MISC, which provides energy-related maritime solutions and services, will restart its growth engine this year, having taken a breather from growing actively in 2021, said president and group CEO Datuk Yee Yang Chien.
According to Yee, the group’s priorities for this year will be to challenge boundaries and to look at fresh ways of doing things as it seeks out new areas of growth within its current portfolios.
Yee said that at the same time MISC also needs to be mindful in assessing the risks of new opportunities to ensure that they will continue to generate predictable, secured and recurring cash flow, and provide the group with an adequate return on all its investments.
“Fortifying our core will remain a key theme in 2022. Another imperative for the year ahead is pushing through with our digital strategy, which encompasses two aspects – the first is to continue with our internal transformation agenda to become a more data-driven organization,” Yee said in MISC’s 2021 Annual Report released to Bursa Malaysia recently.
The second aspect of MISC’s strategy covers investments in three digital start-ups that are harnessing the power of Malaysia’s fourth industrial revolution (IR4.0) to change the way the group operates ships. At the same time, MISC is investing in upskilling the entire workforce to operate these new technologies and to be future ready, he said.
Yee also believed that 2022 will see the world coming to grips in dealing and living with Covid-19. “Over time, activities will fully resume in this new norm without the starts and stops that we have been subject to thus far. 2022 will be a transitional year with the new normal kicking in sometime in 2023,” he said.
Yee added that challenges and restrictions will continue to constrain the global supply chain in 2022 and this will remain the largest hurdle for global economic recovery.
“For the MISC Group, it will be the biggest obstacle in our path ahead. In my estimation, it will take another year or so for pandemic-related impacts to ease off, as the world transitions into an endemic phase. We are prepared for another year when impacts will continue to be felt throughout our projects and operations.
“We have come to the crossroads of putting the tough year that 2021 has been, behind us and we look forward to the year 2022. We do not expect the year ahead to be a bed of roses, in fact far from it.
“Global capital markets will remain volatile, swinging between extremes. It goes without saying that we must be prepared for all these. However, the silver lining is predictions from analysts that oil and gas prices will continue to find its footing and stabilize, with a likely upward trend.”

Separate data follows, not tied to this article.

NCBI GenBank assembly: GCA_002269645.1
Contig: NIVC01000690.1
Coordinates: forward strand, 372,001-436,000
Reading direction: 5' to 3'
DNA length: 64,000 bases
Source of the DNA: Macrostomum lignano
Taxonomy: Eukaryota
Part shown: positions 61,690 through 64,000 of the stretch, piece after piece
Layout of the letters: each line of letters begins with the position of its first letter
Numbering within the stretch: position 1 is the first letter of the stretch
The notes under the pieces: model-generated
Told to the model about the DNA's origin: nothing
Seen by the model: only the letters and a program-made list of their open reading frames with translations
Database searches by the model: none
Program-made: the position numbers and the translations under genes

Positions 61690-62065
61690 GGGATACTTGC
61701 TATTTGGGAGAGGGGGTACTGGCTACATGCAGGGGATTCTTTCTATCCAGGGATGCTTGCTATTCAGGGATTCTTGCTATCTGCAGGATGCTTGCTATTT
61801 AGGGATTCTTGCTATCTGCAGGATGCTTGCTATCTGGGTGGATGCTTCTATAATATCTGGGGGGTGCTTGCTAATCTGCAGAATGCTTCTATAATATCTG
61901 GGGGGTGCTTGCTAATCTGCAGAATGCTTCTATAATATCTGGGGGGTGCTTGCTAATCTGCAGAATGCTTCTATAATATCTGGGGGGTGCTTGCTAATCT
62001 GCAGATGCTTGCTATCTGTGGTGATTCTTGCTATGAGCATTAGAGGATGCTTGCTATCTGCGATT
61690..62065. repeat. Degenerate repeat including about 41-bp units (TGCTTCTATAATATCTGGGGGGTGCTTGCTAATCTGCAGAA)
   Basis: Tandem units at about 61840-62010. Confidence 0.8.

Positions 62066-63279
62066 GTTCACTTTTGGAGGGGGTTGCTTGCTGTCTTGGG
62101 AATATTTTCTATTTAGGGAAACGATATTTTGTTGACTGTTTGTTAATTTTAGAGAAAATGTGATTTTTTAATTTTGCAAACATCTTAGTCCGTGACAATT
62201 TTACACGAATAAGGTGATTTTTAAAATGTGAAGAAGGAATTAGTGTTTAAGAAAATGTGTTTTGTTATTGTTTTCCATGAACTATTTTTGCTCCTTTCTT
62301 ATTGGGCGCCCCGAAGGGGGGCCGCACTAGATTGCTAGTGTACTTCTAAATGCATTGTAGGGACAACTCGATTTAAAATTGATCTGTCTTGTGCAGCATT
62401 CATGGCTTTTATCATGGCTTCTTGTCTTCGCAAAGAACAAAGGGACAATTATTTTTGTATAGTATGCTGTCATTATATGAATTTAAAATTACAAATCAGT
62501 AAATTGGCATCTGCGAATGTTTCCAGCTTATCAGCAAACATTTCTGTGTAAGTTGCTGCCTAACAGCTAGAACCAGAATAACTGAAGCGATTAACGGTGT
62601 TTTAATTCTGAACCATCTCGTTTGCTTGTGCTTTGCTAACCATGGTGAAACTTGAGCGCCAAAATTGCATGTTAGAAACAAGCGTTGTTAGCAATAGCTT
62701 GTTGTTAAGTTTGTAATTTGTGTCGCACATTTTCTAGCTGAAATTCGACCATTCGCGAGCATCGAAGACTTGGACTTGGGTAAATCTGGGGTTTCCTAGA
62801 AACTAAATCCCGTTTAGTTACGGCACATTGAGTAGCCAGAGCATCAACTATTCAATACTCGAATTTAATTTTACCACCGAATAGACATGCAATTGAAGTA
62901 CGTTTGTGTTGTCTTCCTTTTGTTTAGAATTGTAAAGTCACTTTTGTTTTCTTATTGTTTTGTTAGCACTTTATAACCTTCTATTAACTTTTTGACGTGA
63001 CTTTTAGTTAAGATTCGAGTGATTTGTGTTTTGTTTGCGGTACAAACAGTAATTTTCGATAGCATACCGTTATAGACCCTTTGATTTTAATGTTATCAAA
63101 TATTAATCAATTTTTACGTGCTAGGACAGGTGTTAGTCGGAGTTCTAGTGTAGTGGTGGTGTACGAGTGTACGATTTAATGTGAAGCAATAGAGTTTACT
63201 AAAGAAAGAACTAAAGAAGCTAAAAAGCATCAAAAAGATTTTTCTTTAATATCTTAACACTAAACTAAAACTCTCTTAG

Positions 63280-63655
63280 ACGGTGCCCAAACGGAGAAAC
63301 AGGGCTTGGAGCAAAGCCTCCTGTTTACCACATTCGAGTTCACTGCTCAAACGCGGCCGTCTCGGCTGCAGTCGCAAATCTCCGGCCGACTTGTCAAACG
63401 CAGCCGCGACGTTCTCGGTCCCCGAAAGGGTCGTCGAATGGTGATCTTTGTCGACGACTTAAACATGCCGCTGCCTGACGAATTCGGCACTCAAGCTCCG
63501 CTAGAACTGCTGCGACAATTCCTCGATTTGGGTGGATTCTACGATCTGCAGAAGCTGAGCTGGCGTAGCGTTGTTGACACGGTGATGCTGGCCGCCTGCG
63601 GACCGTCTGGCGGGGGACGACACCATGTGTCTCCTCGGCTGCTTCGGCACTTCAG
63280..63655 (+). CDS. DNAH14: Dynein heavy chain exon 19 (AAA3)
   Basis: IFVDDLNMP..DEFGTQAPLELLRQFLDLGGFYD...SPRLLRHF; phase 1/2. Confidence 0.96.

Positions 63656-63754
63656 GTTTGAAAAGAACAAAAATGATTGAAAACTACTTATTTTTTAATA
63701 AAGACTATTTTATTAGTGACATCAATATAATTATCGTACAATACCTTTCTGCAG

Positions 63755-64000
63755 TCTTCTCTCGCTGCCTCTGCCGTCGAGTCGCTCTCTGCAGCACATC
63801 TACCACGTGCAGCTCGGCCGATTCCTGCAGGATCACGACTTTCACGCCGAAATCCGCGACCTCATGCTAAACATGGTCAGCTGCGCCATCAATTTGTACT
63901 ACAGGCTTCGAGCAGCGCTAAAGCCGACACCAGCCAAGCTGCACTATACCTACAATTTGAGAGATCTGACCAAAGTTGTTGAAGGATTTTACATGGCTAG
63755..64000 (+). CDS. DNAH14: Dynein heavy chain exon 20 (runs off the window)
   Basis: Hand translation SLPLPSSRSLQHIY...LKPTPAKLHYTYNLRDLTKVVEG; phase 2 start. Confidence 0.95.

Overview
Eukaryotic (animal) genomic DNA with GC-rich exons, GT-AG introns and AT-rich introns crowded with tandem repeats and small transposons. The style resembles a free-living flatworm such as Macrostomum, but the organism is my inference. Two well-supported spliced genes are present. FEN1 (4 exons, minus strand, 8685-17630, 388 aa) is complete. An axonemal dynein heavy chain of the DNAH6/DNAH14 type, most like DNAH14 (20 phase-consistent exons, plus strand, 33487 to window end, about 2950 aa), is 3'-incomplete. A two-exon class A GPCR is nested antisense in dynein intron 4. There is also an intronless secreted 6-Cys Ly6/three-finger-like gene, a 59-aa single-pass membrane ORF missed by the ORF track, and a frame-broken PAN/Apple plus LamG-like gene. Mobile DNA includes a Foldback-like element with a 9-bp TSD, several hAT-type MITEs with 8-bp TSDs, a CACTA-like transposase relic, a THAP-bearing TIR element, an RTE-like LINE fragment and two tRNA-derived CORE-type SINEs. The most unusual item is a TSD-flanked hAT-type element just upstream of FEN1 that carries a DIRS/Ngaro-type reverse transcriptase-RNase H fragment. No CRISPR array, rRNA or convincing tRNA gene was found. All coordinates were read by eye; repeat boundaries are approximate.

He said climate change and energy transition will have an even greater bearing on investment decisions and access to capital.
“ESG factors and risks associated with climate change and energy transition will continue to dominate how we do business. What we do expect to change in 2022 is the risk of not managing climate change to heighten. Businesses that do not have a strong ESG value creation narrative will begin to feel the real impacts of an unsustainable business model, as their access to funding, working with credible vendors and customer share will dwindle.”
MISC is also working on a new roadmap called The MISC 2050, a 30-year journey to reimagine the group’s future, socially and economically, whereby it will thrive in a circular and net-zero economy.
Yee said the MISC 2050 is the playbook that will guide the group in identifying new businesses that will co-exist with its current portfolio. Over the next one to two decades, MISC will be seeding new business ideas and commercializing them in line with its vision of a new clean, green and sustainable future for all.
He said the MISC 2050 strategy is premised on turning challenges into opportunities and the group has identified two opportunity pillars that are aligned with its capabilities: renewable energy and waste-to-value.
As a maritime conglomerate, Yee said MISC possesses capabilities that can be enhanced to support the maritime needs of the renewable energy value chain. At the same time, MISC possesses the potential capability to repurpose older maritime assets to support the offshore energy renewable energy supply chain.
“This will give new life to our assets, and in doing so, we are essentially turning something that is waste into value. This is the premise for our second opportunity pillar of the Waste-to-Value chain as critical in tackling resource scarcity and emissions as well as repurposing maritime assets,” he added.
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